"Retiring" Lockheed executive takes top job with Spirit AeroSystems

Posted Monday, Mar. 18, 2013  comments  Print Reprints

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FORT WORTH - Larry Lawson is leaving his job as the top executive at Lockheed Martin Aeronautics to become president and chief executive officer of Spirit AeroSystems in Wichita, Kan.

Spirit announced Lawson's hiring today, a day after Lockheed named Orlando Carvalho, 54, to succeed Lawson as executive vice president of the Fort Worth-based aeronautics division. Lockheed said on Monday that Lawson was retiring.

Lorraine Martin, 50, was named general manager of the F-35 Lightning II program, which Carvalho has been running.

The executive changes at Lockheed were announced by Marillyn Hewson, who took the reins as chief executive at Bethesda, Md.-based Lockheed in January following the retirement of former CEO Robert Stevens and the departure of his named successor, Christopher E. Kubasik, after it was disclosed that he had a close relationship with an employee.

"Orlando and Lorraine are impressive leaders who have consistently demonstrated their ability to build strong customer relationships, successfully manage complex programs, and inspire our teams,'' said Hewson in a statement. "I'd like to thank Larry for the many contributions he's made to our success in his 26 years of dedicated service."

Lawson had been the top executive for Lockheed's Aeronautics unit for only about a year. Spirit produces portions of the fuselage and other components for major airplane manufacturers including Boeing and Airbus.

"The board sought a CEO armed with a strong record of operating and financial performance on both mature and new aircraft programs with the ability to take Spirit to the next level," said Bob Johnson, board chairman of Spirit AeroSystems. "Larry met all of the board's criteria."

The executive change comes at a time of uncertainty for Lockheed and other big defense contractors. The company, like other aerospace manufacturers, has enjoyed some of its fattest budgets in recent years.

But that is about to change as belts are tightened in Washington, analysts say.

Tarrant's aerospace giant faces the prospect of massive spending cuts to its programs under sequestration, a provision of the Budget Control Act of 2011. The provision requires across-the-board automatic spending cuts of $500 billion to defense budgets over the next decade. In addition, Lockheed has had to deal with continued criticism of its F-35 program, which has experienced cost overruns, technical problems and other delays.

The estimated cost for the F-35 program has ballooned to $395.7 billion, a 70 percent increase since 2001, drawing intense scrutiny from Pentagon leaders. Just last month, Air Force Lt. Gen. Christopher Bogdan, the top defense official overseeing the F-35 program, said at an Australian air show that the company was trying to "squeeze every nickel" out of the Defense Department.

"What you should have inferred from my comments" was that "I need everybody" connected with the program "to worry about affordability," Bogdan said earlier this month at a defense industry conference in Arlington, Va. "That was a shot across the bow because I have been slightly frustrated with real results, real actions that need to happen to reduce costs."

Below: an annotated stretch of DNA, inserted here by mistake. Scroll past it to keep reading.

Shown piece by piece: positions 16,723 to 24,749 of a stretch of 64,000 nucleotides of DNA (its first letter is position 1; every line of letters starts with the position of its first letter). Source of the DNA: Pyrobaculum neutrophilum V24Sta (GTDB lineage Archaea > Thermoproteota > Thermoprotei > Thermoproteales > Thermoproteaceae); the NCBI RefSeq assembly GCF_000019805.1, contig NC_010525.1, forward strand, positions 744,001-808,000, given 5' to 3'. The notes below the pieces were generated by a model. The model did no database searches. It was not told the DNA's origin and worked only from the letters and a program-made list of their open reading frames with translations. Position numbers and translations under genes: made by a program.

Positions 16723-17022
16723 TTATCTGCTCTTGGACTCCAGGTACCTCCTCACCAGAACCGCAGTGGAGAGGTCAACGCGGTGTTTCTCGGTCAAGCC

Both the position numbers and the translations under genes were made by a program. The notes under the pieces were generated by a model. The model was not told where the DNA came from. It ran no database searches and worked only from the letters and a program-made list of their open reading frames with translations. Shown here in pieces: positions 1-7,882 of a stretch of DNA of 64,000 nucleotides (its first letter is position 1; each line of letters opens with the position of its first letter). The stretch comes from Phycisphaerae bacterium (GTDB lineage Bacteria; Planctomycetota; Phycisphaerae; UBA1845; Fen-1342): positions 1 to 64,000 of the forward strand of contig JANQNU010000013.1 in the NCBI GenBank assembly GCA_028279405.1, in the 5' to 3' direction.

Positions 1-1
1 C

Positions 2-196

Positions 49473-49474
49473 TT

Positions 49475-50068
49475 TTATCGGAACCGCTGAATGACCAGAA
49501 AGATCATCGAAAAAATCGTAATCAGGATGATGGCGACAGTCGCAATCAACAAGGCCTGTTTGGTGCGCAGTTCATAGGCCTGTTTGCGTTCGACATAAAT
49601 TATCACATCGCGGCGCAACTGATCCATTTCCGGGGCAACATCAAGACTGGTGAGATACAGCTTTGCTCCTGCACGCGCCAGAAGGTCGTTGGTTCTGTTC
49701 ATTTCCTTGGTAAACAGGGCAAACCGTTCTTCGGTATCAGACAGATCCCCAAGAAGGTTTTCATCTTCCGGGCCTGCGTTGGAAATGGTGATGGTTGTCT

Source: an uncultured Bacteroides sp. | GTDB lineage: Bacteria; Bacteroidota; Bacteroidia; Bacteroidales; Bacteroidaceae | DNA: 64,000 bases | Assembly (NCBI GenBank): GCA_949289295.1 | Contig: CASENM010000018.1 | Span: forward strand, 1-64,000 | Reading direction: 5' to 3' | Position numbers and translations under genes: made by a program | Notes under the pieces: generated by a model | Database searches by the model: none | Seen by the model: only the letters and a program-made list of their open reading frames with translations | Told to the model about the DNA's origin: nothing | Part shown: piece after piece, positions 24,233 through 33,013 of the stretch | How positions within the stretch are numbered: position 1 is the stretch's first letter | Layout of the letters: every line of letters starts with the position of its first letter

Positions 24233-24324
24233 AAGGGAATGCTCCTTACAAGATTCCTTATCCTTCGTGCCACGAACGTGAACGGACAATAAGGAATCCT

Lockheed Martin has already been tightening its belt. In Fort Worth, the company has had 328 layoffs in recent months, and more than a few hundred employees have been approved to be part of a voluntary separation package or "buyout" program..

About 14,000 people work at Lockheed's west-side complex, with 6,000 directly involved in F-35 development, engineering and production, and many other jobs tied to the program.

The exact consequences of sequestration remain unknown. Richard Aboulafia, an aerospace analyst in Washington D.C., has said that companies haven't announced any plans yet because details are still forthcoming. While the sequester took effect on March 1, actual cuts are due on March 27, Aboulafia said.

Already, the White House has estimated that the number of F-35 Joint Strike Fighters procured would be reduced. Government reports have detailed the program's production delays and other problems, including a cracked turbine blade discovered recently that caused a temporary grounding of the F-35 fleet.

Program funding already approved for the F-35 would be unaffected. In December, Lockheed received a Pentagon contract guaranteeing a final installment of about $127.7 million for the fifth production lot. And just before year's end, Lockheed and the Pentagon agreed to contracts for a sixth lot of 31 AF-35s.

It's unclear what changes Carvalho and Martin will make to the program. But Carvalho, who will head the division that also makes F-16 jets and C-130 cargo planes, is well-regarded by the Pentagon's F-35 program office, a defense official close to the program told Bloomberg News.

He is seen as someone outside the company's traditional aeronautics unit background who will instill disciplined business processes in the program, the official said.

Carvalho joined Lockheed's Aeronautics division after leading the company's Mission Systems and Sensors business unit. Martin, who previously served as deputy program manager for the F-35, joined Aeronautics and previously led the C-130 and C-5 programs.

This article includes material from Bloomberg News.

Yamil Berard, 817-390-7705

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